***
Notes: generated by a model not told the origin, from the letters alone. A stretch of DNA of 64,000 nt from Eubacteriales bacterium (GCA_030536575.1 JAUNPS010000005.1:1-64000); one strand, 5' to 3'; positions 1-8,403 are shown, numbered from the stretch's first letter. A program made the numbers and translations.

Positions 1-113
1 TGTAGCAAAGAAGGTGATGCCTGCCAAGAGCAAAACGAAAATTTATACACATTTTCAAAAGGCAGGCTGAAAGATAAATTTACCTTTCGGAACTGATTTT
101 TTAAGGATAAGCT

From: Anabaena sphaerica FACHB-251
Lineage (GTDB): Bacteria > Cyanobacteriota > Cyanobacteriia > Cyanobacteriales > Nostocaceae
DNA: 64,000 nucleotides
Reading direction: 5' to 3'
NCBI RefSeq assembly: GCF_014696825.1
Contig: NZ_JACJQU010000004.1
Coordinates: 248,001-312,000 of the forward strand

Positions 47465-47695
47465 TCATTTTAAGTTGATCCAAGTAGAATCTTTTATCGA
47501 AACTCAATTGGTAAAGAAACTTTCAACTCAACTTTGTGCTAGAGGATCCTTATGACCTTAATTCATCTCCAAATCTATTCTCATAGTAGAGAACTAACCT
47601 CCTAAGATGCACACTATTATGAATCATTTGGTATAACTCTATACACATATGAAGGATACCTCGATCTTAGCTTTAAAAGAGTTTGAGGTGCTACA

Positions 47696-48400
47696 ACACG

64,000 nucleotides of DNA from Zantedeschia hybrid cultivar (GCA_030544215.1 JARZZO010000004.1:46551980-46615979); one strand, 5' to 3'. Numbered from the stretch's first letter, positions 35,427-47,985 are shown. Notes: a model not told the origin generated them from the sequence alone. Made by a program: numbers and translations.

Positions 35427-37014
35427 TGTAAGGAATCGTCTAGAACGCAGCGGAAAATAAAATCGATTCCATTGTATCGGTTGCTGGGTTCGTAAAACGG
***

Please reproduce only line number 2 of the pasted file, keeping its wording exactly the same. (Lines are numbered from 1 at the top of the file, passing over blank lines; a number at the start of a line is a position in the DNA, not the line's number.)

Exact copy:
Positions 1-113